Speech on the International Volunteer DayDec 4, 2012
Speaker: Ms. Patricia Barandun, Head of Governance, UNDP
Date: 4 December 2012
Event: International Volunteer Day,
Venue: Thong Nhat Park, Ha Noi
Mr. Duong Van An, Secretary of the Ho Chi Minh Communist Youth Union;
Ms. Simone Corrigan, Second Secretary, Australian Aid Programme;
Mr. Kumagai Hiroshi, Senior Advisor, Japan International Cooperation Agency;
Ms. Ruby Banez, United Nations Volunteer Programme Manager;
Representatives from volunteer-involving organizations;
Ladies and gentlemen;
It is a real pleasure for me to be with you today to celebrate the 2012 International Volunteer Day. Choosing the biggest park in Ha Noi to mark this occasion is very symbolic. Parks are often cited as a good example of public goods.
As you might know, public goods such as public spaces, clean air and information and knowledge, are goods that are equally accessible to everyone and where the use of them by one person does not reduce the availability of it to others.
Volunteerism is based on the exact same principles. Volunteers share a desire to enhance the overall wellbeing of society – out of free will, in a spirit of solidarity, humanity and peace, and without an expectation of material reward. The contributions volunteers make towards the common good are remarkable, and I would like to thank all the volunteers here today for your enormous efforts to building more inclusive societies.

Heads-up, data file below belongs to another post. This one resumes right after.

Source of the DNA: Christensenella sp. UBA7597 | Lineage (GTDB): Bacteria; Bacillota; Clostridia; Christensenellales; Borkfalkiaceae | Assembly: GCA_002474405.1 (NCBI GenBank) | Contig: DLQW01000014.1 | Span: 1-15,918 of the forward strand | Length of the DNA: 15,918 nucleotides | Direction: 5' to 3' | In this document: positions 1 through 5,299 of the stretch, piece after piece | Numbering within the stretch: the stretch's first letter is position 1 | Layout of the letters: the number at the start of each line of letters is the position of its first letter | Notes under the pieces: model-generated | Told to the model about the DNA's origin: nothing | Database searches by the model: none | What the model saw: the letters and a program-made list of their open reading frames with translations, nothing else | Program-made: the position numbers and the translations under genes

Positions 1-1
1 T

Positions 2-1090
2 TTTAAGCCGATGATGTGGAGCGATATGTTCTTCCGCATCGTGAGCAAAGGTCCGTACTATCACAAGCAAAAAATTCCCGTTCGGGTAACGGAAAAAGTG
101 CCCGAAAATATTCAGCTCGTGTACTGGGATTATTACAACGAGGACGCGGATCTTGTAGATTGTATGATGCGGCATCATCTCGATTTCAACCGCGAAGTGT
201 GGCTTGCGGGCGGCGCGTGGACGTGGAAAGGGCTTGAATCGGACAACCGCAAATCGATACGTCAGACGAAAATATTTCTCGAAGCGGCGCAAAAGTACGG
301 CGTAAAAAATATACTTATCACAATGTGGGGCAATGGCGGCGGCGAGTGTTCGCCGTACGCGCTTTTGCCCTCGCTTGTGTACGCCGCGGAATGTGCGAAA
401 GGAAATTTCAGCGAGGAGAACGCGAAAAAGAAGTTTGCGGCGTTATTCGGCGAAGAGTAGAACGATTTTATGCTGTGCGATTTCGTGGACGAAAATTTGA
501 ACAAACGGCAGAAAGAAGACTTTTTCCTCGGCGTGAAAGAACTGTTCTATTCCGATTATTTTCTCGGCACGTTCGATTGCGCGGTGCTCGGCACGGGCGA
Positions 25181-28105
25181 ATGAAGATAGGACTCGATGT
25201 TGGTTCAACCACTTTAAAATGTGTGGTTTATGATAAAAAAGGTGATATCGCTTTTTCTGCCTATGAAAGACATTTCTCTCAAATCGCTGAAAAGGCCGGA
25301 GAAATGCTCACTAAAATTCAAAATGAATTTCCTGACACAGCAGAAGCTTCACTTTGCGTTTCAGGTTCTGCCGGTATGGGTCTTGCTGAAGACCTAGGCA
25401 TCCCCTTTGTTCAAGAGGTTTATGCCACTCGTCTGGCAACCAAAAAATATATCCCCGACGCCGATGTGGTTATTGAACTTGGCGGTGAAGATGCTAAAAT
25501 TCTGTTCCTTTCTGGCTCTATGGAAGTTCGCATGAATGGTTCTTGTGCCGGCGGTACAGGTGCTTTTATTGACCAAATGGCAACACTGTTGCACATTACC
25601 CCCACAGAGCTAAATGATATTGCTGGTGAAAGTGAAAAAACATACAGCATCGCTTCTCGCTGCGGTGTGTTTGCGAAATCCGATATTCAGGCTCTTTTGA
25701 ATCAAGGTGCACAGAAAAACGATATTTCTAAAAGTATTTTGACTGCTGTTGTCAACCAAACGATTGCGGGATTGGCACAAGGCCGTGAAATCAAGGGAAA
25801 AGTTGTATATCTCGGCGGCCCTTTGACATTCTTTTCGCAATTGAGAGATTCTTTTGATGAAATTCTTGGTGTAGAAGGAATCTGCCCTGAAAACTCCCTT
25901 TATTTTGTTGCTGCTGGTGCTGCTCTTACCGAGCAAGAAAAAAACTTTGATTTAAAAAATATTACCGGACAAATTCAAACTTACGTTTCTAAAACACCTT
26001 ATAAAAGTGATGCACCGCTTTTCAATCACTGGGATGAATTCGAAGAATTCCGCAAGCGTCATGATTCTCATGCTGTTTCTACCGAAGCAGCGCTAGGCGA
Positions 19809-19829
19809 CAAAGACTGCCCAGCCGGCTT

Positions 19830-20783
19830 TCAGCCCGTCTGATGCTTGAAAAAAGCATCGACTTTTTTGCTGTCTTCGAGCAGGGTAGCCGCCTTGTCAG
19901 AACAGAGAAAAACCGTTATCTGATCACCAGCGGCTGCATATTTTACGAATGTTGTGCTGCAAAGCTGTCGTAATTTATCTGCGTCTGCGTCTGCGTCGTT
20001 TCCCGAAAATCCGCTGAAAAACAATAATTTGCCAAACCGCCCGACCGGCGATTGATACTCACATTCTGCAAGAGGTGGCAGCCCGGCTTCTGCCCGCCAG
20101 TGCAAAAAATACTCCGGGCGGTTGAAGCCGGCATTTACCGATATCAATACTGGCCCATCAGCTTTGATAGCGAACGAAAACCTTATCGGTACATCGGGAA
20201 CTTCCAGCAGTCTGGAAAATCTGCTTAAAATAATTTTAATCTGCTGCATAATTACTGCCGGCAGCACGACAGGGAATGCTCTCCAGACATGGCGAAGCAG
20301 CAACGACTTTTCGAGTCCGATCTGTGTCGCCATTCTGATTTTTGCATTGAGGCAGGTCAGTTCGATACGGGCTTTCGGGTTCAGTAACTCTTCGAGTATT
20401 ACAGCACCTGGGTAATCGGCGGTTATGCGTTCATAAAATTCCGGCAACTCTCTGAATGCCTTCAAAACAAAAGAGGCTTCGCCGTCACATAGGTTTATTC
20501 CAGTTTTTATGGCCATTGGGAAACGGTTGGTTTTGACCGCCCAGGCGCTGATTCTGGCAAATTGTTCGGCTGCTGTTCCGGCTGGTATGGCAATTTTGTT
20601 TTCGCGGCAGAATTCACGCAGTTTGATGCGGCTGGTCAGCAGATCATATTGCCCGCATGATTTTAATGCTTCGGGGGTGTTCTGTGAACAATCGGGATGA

A report published last year by the United Nations Volunteer Programme on the ‘Status of the World’s Volunteerism’ recognizes that there are strong links between volunteerism and its contribution to the global common goods of peace, security, human rights and development. But the report also says that this link is still not adequately recognized. Volunteerism, it says, is “one of the missing components of a development paradigm which still has economic growth at its core”. It is thus very important for all of us to continue to find ways to include volunteers’ voices and efforts in the conversation around the kind of societies we want to build.
I have also been a volunteer and learned many useful things from my experience. Let me share with you just one example. In 1991, just as I had finished high school in my home country Switzerland, I had the opportunity to take part in a three-month youth exchange programme to Poland. Coming from a capitalist Western European country, it was very exciting for me to visit a country about which I hardly knew anything, except that it had belonged to communist Eastern Europe for many years. I was sent to a small Polish town as a German conversation teacher. There, I got to know many of the local people and became friends with them. Some of them told me their stories about the Cold War, and many of them also talked to me about what happened to them and their loved ones during World War Two.
As I listened to them, I quickly came to understand that this town had been hugely impacted by the War, and the nearby concentration camp, which I also visited, was a living memory of this part of Europe’s dark history.